Litigants in most divorce cases can benefit from hiring their own attorney, but this is especially true in high asset cases.  High asset cases often bring more complicated family law issues.  For example, business entity holdings, stock options, multiple properties-domestic and abroad, significant retirement and other financial accounts.  A family law attorney can help you sort through these assets, and help you assess them for negotiation purposes.

It is not uncommon for one spouse to been in primary control of the finances.  This will not proscribe a non-earner spouse from the ability to hire counsel.  The law states that attorney’s fees may be paid with community property funds, or from marital property.  Under California Family Code Section 2030, the Court can award attorney’s fees when there is a disparity in income.  Thus, in cases where one spouse is the primary, or only, earner, he/she may be responsible for paying both parties’ attorney’s fees.

  1. Locate the Assets

Do you know where the bodies are buried?  Have you followed the belief that ignorance is bliss when it comes to your marital assets? Spouse’s income?  Consider the definition of an asset.  It is easy to remember the larger assets-bank accounts, homes, boats, cars, etc; however, many forget about artwork, guns, tools, jewelry, collectables, and other personal property.

Clients often find it beneficial to start a list.  Not only does this help you remember what you have, it will assist you when needing to prepare your required financial disclosures.

  1. That’s None of Your Business

It is understandable that many higher earners, and/or significant asset estates, and certainly those in the public eye, do not want their financial information, and family business in the public record for all to see.  The use of a private judge is a way to help privatize some of this exposure.  In addition, attorneys and litigants often request certain sensitive information be sealed within the Court file.

CNN has elaborated on some of the big mistakes one can make in cases like this, and Forbes has put together an article to help you get the most from a high asset divorce.  If you need assistance navigating your high asset divorce, or simply want to avoid some of the common mistakes clients make, Mendes Weed, LLP can assist you with your questions and concerns, as well as the process and procedures.

The tips and materials provided on this page are for informational purposes only, offered as public service. No information on this website should be considered legal advice or used as a substitute for legal advice. For legal advice, you should contact an attorney directly.

SuperLawyers-RisingStars
Best of the East Bay Attorneys
Lisa Janine MendesReviewsout of 5 reviews
Walnut Creek Chanber of Commerce logo
Christina Weed - Taxation Law Specialist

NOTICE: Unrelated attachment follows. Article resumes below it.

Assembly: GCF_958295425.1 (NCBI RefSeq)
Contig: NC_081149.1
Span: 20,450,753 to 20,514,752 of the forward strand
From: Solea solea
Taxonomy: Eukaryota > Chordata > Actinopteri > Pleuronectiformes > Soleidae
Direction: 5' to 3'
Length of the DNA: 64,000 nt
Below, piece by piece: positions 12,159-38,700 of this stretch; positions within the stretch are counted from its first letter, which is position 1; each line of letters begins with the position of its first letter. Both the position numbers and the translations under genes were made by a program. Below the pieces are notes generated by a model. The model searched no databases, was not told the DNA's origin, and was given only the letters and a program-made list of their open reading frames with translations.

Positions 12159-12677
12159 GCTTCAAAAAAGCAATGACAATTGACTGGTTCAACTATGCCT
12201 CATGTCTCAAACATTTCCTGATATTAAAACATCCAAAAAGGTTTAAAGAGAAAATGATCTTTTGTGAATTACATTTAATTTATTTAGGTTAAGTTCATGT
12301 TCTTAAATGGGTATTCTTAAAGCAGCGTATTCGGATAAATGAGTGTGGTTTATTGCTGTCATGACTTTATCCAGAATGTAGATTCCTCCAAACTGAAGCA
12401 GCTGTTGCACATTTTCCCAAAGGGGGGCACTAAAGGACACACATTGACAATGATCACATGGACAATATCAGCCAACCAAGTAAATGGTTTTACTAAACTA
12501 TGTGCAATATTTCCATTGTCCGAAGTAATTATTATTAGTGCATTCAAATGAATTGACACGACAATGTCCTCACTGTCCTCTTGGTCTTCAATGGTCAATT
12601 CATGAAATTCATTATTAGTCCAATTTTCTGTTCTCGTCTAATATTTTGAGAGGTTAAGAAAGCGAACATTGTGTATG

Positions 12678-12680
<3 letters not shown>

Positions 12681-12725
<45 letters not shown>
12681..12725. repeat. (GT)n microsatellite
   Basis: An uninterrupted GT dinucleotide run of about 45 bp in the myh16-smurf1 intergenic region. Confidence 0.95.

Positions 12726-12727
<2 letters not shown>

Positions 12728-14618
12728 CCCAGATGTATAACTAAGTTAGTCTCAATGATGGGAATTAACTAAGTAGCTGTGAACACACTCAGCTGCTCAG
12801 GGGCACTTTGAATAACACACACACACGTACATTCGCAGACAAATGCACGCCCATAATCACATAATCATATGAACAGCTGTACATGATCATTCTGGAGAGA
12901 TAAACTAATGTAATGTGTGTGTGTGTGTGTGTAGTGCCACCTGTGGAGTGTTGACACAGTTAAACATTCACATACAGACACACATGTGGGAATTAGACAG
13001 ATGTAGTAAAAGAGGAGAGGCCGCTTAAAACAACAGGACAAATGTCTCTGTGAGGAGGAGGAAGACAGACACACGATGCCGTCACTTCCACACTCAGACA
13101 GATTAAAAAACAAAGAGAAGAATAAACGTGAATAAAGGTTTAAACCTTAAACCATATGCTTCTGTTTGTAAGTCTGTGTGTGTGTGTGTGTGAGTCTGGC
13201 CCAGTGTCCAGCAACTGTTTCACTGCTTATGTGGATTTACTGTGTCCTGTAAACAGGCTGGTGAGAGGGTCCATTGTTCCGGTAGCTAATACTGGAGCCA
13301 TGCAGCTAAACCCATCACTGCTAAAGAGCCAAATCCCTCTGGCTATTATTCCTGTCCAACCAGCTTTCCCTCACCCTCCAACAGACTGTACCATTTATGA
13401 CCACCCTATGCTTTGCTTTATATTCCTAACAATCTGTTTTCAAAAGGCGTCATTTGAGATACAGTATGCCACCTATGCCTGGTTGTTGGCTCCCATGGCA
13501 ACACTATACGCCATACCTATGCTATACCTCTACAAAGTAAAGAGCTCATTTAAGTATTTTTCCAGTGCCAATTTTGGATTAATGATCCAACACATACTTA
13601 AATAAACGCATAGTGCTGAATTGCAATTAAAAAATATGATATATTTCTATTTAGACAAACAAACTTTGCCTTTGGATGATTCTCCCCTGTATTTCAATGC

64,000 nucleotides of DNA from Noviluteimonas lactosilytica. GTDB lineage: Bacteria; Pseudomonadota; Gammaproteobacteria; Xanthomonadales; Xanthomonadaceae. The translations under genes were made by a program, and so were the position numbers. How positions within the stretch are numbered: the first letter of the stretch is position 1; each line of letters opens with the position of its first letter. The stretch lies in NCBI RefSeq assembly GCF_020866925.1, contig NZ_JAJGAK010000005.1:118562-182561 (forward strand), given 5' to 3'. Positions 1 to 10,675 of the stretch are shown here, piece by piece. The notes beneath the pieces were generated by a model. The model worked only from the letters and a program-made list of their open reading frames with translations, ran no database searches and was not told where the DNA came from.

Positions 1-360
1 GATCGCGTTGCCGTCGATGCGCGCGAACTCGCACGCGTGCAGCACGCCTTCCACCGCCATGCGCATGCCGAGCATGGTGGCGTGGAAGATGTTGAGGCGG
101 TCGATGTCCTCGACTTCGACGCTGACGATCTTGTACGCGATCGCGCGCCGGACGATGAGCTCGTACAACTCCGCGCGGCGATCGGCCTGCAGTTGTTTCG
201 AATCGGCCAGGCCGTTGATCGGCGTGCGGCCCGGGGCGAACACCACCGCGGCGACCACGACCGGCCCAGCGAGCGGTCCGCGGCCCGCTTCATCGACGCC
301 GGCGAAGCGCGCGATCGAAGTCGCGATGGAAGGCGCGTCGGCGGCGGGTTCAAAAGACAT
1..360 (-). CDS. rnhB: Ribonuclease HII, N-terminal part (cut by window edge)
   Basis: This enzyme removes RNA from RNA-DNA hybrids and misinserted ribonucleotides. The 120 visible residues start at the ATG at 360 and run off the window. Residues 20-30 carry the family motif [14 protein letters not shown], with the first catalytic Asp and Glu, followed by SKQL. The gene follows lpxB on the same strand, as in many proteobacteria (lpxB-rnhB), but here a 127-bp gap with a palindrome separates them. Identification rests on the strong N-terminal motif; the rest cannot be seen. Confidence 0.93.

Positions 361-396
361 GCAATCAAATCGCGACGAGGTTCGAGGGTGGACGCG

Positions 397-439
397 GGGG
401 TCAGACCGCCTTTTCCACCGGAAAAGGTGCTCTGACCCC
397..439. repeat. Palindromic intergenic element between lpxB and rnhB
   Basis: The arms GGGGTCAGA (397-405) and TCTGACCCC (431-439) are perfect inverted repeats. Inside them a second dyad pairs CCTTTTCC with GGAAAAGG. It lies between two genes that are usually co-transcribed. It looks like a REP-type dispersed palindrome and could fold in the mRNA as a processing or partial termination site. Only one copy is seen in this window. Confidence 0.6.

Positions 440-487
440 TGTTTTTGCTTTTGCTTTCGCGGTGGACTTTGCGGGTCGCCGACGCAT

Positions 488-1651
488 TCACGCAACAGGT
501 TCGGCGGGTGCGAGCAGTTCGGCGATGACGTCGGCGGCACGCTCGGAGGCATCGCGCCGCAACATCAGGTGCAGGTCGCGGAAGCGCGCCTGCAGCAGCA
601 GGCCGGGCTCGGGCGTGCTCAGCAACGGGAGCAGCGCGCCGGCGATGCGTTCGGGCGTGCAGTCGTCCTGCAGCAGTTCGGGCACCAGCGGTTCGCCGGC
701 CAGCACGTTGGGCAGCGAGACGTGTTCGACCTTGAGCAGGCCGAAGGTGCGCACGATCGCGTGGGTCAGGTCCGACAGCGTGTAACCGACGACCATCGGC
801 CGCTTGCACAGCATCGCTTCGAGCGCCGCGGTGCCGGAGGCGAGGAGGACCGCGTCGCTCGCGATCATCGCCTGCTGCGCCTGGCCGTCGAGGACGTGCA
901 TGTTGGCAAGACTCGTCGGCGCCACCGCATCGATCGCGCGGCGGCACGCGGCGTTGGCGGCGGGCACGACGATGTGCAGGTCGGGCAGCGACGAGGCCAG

lawyers of distinction badge 2020

“Say WATT?!”  So you want to stay in the house…

“Say WATT?!” So you want to stay in the house…

The comment I often hear from many of my divorce clients is, “Well, I want to stay in the house.”  This is completely understandable. Your house is where your kids are comfortable. It is where you are comfortable. Relocation at this time of upheaval would be stressful. Moving is right up there with divorce for being one of the most stressful life events.

However, do you realize that staying in the house could also be stressful on your wallet?  A Watts Charge (or Watts Credit, they are interchangeable) refers to the obligation of one spouse to the other for the exclusive use of a community property asset following the date of separation.  This legal premise was established in 1985 by John and Carol Watts.  This is most commonly seen when one party remains in the now-former family residence.

This legal right is often seen in tandem with Epstein Credits.  In 1979, the Supreme Court heard from Elayne and Leon Epstein, who, among many things, argued the issue of reimbursements.

Under Epstein, a spouse has the right to reimbursement from the other spouse for one-half of his/her separate property money used to pay a community debt after the date of separation.

The mortgage on a community property house is a community property debt. However, if one spouse remains in the home after the date of separation, using their now-separate property income, to pay for the community property debt, they are entitled to reimbursement for one-half of that amount.  (One-half, not the whole enchilada. You are not allowed to reimburse yourself. Nice try.)

Further, under Watts, if one spouse is living in the house without the other spouse (exclusively using a community asset), then the spouse who has remained in the family home owes the community payment for the amount which is reasonable for the exclusive use of that asset.  Yes, you could owe what is essentially “rent” to the community.

If you are considering a divorce, or are currently in the middle of one, and have either decided to remain or vacate the family residence, you could be either liable for, or entitled to, some money you may not know about.  Contact the team at Mendes Weed to find out.

SuperLawyers-RisingStars
Best of the East Bay Attorneys
Lisa Janine MendesReviewsout of 5 reviews
Walnut Creek Chanber of Commerce logo
Christina Weed - Taxation Law Specialist
lawyers of distinction badge 2020